As the Haiti Support Project of the Institute of the Black World 21st Century convened a major African American/Haitian American briefing on the status of democracy and development in Haiti last week in Washington D.C., there were/are signs that the stars are aligning in favor of significant progress in the first Black Republic in this hemisphere. One indicator of this positive alignment is the recent appointment of former President Bill Clinton to the position of Special U.N. Envoy to Haiti by Secretary General Ban Ki Moon. By appointing President Clinton, the Secretary General is sending a clear signal to the global community that Haiti is a priority and that the U.N. is committed to staying the course to nurture democracy and development in Haiti.
Thanks to Congressman Charles B. Rangel (D-NY), chair of the House Ways and Means Committee, I was recently invited to join a number of Haitian American leaders for a meeting with President Clinton. I left the meeting thoroughly convinced that President Clinton has a sincere passion for Haiti and is devoted to utilizing his extraordinary influence and global reach to assist in effecting meaningful change in this culturally and historically rich nation. While economic investment is clearly at the top of his agenda, he is working to improve the image of Haiti by lobbying to get the State Department to remove the negative travel advisory/warning that gives the impression that visiting Haiti is unsafe (Canada recently removed its Advisory). He is also committed to winning Temporary Protective Status for some 30,000 Haitian immigrants who face the threat of deportation. President Clinton’s engagement and commitment is definitely generating excitement/enthusiasm about the future of Haiti.
This excitement certainly was evident as more than 75 participants representing 42 organizations and agencies gathered for a briefing on Haiti July 17 in the Rayburn House Office Building on Capitol Hill in Washington, DC. Five members of the Congressional Black Caucus (CBC) joined a panel of experts and leaders of national organizations in delivering a similar message: the opportunity for progress in Haiti is greater now than at any time in the recent past. The challenge is to seize the moment to maximize the potential of the moment. In this regard, Gary Flowers, Executive Director of the Black Leadership Forum, strongly encouraged African Americans and other people of African descent in the U.S. to collaborate with our Haitian American sisters and brothers to strengthen the process of development in Haiti. Dr. Leon Pamphile, author of the book Haitians and African Americans: A Heritage of Tragedy and Hope, provided a historical vignette documenting the long history of collaboration between Haitian Americans and African Americans. He noted that African Americans have always been inspired by the example of Haiti and have supported the Haitian people’s struggle for self-determination.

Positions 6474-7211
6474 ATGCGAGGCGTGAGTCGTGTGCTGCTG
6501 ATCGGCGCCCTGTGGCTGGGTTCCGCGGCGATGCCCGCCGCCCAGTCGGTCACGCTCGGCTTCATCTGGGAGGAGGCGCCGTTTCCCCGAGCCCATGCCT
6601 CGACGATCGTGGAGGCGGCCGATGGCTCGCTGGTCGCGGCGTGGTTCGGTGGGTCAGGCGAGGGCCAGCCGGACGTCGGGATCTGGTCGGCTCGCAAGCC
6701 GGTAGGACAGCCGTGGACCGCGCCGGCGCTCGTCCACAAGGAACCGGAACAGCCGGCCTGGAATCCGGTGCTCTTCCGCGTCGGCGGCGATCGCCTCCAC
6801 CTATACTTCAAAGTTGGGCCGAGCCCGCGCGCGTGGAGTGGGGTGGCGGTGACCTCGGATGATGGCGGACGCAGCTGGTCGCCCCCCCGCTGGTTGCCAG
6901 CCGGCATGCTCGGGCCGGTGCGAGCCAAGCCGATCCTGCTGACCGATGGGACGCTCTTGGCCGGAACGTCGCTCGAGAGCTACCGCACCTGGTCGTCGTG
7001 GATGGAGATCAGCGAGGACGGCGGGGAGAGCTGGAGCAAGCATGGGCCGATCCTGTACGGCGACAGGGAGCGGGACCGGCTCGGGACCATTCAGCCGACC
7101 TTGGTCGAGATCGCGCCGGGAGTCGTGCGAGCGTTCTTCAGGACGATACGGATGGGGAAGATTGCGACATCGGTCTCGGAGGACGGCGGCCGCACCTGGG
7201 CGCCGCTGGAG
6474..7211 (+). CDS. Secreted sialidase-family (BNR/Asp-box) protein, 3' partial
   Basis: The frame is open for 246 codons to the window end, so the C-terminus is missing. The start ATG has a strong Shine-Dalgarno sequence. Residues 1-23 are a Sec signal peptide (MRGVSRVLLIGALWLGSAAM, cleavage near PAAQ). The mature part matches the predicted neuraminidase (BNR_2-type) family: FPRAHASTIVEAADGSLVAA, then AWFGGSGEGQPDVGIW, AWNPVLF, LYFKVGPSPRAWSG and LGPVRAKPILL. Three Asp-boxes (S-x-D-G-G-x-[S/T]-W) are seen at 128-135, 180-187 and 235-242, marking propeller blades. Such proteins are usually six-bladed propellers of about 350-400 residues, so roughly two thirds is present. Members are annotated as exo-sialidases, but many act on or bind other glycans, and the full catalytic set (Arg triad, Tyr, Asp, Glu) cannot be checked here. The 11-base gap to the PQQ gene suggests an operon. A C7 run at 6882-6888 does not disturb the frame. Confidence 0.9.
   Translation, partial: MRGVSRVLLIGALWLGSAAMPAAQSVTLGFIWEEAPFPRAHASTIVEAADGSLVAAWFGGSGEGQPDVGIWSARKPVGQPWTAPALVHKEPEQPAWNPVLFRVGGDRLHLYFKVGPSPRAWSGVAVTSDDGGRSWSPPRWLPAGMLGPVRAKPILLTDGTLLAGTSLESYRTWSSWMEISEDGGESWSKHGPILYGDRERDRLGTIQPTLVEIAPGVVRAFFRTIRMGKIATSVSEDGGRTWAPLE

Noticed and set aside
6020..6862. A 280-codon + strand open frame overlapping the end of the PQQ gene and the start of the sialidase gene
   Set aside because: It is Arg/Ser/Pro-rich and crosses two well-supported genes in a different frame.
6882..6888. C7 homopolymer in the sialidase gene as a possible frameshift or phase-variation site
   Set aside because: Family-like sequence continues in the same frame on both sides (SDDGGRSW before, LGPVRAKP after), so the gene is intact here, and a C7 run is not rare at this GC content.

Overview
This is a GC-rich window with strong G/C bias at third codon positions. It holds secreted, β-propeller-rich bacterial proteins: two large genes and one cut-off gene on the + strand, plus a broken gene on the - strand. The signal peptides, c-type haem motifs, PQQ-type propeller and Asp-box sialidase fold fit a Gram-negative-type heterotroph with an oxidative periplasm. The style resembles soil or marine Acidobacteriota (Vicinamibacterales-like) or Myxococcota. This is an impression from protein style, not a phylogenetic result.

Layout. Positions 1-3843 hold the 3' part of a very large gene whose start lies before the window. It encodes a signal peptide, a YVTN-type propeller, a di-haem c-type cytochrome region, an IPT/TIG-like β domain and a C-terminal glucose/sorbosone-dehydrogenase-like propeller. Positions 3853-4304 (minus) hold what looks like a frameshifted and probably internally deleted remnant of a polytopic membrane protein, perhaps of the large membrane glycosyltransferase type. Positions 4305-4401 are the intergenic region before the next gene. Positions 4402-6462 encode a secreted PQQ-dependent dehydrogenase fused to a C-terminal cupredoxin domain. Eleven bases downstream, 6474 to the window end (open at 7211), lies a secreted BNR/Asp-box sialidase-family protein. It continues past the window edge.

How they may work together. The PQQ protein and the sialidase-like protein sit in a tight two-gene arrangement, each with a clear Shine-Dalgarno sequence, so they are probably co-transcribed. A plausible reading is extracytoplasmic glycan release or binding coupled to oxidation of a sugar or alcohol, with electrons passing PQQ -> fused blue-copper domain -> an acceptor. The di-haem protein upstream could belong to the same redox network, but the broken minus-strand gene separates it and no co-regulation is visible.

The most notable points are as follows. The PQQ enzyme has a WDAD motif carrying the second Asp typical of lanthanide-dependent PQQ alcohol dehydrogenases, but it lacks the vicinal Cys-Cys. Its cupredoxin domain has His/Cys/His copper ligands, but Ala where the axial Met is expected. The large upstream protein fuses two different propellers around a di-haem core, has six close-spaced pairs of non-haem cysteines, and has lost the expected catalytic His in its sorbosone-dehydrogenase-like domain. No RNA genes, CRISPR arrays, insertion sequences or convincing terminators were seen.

Ambassador Raymond Joseph informed the audience that under President Rene Preval, the old “winner take all” attitude of governance has been replaced by an inclusive model where representatives of opposition parties are included in the government. This positive development was emphasized by several speakers including, Dan Erikson of the influential Inter-American Dialogue. Between votes on a very busy day in Congress, CBC Members John Conyers, Jr., Charles B. Rangel, Gregory Meeks, Yvette Clarke and Sheila Jackson-Lee stopped by to offer their perspectives on the status and future of Haiti. The Members referenced a recent meeting with Secretary of State Hilary Clinton where the delegation stressed that making meaningful progress in strengthening democracy and development in Haiti is CBC’s highest foreign policy priority. By all reports, Secretary of State Clinton embraced the message and expressed her willingness to maintain a sustained and constructive engagement with Haiti – another star in the positive alignment.